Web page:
Pavonia sepioides Fryxell & Krapov., 1999.

Verloove, Filip, 2021, New records in vascular plants alien to Tenerife (Spain, Canary Islands), Biodiversity Data Journal 9, pp. 62878-62878: 62878

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Pavonia sepioides Fryxell & Krapov., 1999.


Pavonia sepioides Fryxell & Krapov., 1999.  

Pavonia sepioides   Fl. Neotrop., Monogr. 76: 221-222, f. 73. 1999.


TENERIFE: Puerto de la Cruz, Calle Camelia, foot of fence of Hotel Botanico, ca. 10-15 individuals, 15.12.2019, F. Verloove 13733 (BR).


Pavonia sepioides   naturally occurs in Bolivia, Colombia, Ecuador and Venezuela. It was only recently described ( Fryxell 1999) as a segregate of P. sepium   A. St.-Hil., a more southern species with its main distribution in Brazil and neighbouring territories. These two species, as well as P. spinifex   (L.) Cav., belong to Pavonia sect. Urenoideae   A. St.-Hil. and are not easily distinguished. They are sometimes grown as ornamentals, especially in the subtropics and tropics, although probably not frequently so (none is mentioned, for instance, by Bird 2011, but see Huxley (1999). Some are also found as weeds ( Holm et al. 1979, Randall 2017). P. spinifex   is probably most widely grown (e.g. Sánchez de Lorenzo Cáceres 2000). It has large flowers 40-70 mm across and ovate leaves with cordate bases ( Fryxell 1999), unlike the plants recently found in Tenerife. These have narrowly lanceolate leaves and much smaller flowers. They correspond with the species formerly named P. sepium   . Fryxell (1999) segregated plants from northern South America as P. sepioides   . With the exception of the presence of a few hair tufts in the axils of the nerves of the lower leaf surface in P. sepium   , these two species largely overlap in all further character states. These hair tufts are not seen in the Tenerife plant material and, for this reason, they are here ascribed to P. sepioides   . It probably is not a coincidence that escaped and locally-naturalised plants in tropical East Africa (Uganda) were also attributed to that species ( Verdcourt and Mwachala 2009). ' P. sepium   ' has reportedly been known as a garden ornamental in Tenerife ( Reyes Betancort and Pérez-de-Paz 2000). From Portugal, ' P. sepium   ' was recently reported by Almeida de and Freitas (2012). The species escaped from a Botanic Garden in Lisbon and exhibits invasive behaviour ( Forte et al. 2011).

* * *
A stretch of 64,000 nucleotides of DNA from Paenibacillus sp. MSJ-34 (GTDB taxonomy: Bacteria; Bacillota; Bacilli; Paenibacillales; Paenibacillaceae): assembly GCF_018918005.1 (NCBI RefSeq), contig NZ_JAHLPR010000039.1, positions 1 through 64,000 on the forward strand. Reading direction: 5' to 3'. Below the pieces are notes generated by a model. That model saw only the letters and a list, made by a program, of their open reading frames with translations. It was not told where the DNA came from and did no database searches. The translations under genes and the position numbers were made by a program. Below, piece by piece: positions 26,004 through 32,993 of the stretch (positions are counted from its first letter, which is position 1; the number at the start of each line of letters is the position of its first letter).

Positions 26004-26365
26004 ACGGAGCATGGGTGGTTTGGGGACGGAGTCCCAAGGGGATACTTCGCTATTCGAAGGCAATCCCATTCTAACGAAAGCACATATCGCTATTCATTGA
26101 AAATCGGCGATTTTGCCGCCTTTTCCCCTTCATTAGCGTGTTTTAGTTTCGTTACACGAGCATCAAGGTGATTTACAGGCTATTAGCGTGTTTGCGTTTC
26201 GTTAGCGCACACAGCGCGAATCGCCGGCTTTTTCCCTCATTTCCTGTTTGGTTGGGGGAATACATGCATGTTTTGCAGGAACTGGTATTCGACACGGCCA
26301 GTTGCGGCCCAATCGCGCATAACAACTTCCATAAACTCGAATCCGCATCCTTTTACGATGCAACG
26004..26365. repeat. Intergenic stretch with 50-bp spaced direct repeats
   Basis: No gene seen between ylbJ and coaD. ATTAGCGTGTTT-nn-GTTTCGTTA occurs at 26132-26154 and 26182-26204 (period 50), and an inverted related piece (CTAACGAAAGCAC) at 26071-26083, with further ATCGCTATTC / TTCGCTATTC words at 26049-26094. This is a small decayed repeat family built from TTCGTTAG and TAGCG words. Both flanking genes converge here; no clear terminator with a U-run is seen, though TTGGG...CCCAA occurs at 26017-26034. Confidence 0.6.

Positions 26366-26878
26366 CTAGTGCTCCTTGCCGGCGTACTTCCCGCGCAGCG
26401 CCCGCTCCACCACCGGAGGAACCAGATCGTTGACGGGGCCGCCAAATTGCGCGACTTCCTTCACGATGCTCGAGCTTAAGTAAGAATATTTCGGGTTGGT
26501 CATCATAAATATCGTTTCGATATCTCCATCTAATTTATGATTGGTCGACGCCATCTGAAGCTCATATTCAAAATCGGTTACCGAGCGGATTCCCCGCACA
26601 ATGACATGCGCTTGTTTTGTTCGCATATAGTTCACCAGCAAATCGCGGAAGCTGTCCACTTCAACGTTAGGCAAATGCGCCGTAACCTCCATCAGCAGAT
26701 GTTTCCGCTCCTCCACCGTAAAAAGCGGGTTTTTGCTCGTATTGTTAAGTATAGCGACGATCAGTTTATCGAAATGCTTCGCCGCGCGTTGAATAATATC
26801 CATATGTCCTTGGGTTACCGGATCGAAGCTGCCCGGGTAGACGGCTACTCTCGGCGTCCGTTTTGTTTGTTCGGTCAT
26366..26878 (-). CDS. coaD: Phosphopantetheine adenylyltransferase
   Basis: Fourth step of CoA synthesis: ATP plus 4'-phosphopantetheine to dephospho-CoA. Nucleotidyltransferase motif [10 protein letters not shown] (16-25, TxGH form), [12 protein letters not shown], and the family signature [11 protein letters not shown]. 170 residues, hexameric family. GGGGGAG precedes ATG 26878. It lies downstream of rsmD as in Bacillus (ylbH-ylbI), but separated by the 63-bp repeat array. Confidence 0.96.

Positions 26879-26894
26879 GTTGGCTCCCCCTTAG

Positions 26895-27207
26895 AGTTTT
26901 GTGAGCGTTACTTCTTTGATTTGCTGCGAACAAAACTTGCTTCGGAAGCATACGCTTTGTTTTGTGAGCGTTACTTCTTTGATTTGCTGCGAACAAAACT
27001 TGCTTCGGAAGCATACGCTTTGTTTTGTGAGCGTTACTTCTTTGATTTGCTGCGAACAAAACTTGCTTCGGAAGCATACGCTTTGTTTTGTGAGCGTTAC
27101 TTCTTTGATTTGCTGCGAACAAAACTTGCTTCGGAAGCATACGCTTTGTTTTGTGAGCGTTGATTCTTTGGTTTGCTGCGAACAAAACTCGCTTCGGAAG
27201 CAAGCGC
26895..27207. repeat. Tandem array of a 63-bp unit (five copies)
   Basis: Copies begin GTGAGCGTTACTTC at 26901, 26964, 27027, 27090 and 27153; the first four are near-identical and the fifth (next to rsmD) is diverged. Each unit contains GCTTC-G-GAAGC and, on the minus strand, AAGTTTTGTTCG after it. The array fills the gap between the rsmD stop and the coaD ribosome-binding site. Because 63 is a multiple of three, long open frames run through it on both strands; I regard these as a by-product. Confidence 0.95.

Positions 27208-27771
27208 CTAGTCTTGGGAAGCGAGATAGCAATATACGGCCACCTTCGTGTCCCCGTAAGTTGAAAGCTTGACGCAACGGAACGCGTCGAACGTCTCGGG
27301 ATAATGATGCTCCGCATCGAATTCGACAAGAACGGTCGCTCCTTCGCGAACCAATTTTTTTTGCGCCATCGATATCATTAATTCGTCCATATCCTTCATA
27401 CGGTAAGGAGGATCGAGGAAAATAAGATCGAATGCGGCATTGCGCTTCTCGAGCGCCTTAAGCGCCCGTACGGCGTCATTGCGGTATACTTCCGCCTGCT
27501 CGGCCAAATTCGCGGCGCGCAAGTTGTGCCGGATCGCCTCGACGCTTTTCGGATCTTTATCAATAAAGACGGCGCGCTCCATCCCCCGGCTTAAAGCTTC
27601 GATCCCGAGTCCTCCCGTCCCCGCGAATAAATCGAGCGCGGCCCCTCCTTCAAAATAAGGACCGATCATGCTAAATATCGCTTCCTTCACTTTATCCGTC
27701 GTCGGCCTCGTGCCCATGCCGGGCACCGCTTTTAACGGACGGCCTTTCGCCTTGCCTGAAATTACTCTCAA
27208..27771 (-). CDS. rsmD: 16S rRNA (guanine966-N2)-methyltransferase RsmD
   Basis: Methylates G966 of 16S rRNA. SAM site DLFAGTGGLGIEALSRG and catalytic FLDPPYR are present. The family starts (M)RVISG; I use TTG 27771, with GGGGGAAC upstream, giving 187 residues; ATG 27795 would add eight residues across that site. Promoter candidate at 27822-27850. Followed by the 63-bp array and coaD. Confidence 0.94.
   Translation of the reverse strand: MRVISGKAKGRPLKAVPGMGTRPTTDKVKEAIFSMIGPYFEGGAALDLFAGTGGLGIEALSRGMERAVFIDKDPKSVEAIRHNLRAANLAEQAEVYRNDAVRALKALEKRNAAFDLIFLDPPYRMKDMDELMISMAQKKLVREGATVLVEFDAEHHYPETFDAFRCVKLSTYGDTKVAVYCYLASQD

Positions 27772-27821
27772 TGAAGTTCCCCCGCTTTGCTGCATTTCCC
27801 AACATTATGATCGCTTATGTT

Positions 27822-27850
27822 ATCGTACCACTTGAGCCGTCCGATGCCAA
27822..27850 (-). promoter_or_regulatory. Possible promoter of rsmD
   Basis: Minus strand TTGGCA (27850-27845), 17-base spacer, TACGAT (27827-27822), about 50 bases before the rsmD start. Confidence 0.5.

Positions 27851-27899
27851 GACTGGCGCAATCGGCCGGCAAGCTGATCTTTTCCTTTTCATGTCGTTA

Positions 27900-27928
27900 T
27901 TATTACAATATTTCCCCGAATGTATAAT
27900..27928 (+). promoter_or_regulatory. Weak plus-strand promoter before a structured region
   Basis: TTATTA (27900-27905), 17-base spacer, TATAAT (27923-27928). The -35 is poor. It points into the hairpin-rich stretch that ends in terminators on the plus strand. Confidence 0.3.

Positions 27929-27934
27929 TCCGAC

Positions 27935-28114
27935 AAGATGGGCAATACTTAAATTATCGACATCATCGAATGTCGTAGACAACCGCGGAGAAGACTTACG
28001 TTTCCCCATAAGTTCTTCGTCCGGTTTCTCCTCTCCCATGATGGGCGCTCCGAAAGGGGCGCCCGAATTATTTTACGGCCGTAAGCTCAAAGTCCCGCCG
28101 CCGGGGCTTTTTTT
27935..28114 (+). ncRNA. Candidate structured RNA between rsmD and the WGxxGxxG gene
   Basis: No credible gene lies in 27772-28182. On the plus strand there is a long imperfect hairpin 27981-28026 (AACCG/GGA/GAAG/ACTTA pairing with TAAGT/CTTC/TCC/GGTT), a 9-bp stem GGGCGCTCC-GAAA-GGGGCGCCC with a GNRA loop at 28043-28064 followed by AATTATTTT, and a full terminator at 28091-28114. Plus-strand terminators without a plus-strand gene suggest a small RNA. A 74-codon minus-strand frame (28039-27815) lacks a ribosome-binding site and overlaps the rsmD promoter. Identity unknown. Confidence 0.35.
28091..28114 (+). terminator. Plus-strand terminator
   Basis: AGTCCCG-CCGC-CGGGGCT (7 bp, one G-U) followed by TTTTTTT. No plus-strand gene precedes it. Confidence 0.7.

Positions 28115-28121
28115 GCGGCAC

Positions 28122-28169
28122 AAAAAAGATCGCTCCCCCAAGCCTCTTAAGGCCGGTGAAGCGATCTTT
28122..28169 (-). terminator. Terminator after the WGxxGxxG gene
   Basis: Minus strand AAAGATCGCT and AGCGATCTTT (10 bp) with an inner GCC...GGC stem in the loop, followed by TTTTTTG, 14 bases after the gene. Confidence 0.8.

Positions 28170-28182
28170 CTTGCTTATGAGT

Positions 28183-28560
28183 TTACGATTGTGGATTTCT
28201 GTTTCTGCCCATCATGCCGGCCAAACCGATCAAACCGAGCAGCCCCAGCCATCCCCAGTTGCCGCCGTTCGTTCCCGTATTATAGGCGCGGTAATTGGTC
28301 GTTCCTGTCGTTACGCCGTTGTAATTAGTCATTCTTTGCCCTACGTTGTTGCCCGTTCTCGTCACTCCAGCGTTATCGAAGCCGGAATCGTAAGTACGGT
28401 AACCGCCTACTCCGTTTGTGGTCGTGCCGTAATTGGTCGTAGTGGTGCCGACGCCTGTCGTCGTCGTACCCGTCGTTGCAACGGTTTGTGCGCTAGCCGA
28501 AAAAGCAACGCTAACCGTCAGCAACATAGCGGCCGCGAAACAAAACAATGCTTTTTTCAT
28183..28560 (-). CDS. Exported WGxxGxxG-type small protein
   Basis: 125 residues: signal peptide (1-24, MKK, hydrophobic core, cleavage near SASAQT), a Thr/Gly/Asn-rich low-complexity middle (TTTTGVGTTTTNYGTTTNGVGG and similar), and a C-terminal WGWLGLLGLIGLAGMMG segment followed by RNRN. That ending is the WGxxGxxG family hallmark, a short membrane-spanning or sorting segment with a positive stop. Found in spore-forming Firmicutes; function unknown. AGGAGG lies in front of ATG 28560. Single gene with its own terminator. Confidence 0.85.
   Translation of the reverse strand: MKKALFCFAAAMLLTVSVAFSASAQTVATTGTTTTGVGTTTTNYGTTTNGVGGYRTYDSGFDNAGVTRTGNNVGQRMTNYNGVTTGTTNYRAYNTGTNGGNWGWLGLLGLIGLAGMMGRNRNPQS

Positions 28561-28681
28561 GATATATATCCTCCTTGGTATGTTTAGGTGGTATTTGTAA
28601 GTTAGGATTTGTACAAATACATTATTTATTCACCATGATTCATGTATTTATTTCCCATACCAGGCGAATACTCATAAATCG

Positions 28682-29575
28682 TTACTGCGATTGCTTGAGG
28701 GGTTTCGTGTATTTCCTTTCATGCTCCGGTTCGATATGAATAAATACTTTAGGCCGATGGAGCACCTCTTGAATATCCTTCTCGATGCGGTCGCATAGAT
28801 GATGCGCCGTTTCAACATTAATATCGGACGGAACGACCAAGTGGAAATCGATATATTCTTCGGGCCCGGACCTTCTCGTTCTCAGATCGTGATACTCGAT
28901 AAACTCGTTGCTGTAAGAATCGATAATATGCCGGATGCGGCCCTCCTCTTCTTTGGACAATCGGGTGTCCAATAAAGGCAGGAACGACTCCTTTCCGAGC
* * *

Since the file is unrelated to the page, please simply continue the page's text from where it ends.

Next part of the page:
The provenance of the plants observed in Tenerife is unknown. They grow relatively near to the Botanic Garden and on the verge of a hotel garden (foot of fence, covered in Pyrostegia venusta   ) and may have escaped from one of these (Fig. 7 View Figure 7 ). On the other hand, the fruits are long-spined and retrorsely barbed and therefore easily attach to clothing and fur. As a result, species of section Pavonia Urenoideae   have been introduced widely to foreign regions (see also Fryxell and Hill 2015 for P. spinifex   ).